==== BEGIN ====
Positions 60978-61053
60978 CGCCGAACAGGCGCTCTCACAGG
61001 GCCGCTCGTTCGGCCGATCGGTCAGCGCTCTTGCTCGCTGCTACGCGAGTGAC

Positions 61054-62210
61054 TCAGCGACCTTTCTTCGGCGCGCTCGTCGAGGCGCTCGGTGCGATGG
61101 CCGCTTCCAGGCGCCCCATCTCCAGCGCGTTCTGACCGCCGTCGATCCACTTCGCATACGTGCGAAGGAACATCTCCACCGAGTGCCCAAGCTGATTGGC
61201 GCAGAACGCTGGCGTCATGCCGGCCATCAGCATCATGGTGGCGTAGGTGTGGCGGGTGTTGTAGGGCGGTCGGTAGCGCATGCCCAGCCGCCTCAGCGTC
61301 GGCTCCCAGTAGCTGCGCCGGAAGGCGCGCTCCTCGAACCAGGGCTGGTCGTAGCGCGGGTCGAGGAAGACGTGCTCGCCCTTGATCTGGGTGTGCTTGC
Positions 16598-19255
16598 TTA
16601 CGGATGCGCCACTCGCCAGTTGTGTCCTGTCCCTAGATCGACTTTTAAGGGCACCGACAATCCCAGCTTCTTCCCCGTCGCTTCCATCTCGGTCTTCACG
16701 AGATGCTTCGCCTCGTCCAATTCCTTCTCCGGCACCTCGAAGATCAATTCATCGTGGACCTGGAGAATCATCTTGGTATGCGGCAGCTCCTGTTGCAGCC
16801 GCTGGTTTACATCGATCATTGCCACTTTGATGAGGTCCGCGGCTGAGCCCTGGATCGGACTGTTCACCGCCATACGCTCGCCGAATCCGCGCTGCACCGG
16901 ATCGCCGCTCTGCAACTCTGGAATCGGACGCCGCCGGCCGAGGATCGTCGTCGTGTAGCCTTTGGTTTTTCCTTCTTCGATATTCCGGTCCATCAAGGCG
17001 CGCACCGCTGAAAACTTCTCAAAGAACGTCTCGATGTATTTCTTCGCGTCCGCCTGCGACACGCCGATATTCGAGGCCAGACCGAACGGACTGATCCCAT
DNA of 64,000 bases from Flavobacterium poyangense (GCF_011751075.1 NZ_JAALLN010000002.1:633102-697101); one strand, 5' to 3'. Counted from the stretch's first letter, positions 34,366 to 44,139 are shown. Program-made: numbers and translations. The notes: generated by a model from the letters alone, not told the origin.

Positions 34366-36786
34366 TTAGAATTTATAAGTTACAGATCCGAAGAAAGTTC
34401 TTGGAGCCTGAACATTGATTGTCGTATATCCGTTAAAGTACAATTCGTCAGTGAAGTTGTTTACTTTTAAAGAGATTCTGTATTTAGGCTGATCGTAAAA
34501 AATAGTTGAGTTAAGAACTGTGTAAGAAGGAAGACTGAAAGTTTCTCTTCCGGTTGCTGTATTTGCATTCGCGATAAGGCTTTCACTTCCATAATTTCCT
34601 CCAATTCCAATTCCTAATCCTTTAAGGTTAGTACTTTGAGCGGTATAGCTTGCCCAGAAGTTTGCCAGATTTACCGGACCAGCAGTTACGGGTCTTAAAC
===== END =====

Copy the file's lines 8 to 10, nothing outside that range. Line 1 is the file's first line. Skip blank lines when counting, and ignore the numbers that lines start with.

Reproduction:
61301 GGCTCCCAGTAGCTGCGCCGGAAGGCGCGCTCCTCGAACCAGGGCTGGTCGTAGCGCGGGTCGAGGAAGACGTGCTCGCCCTTGATCTGGGTGTGCTTGC
Positions 16598-19255
16598 TTA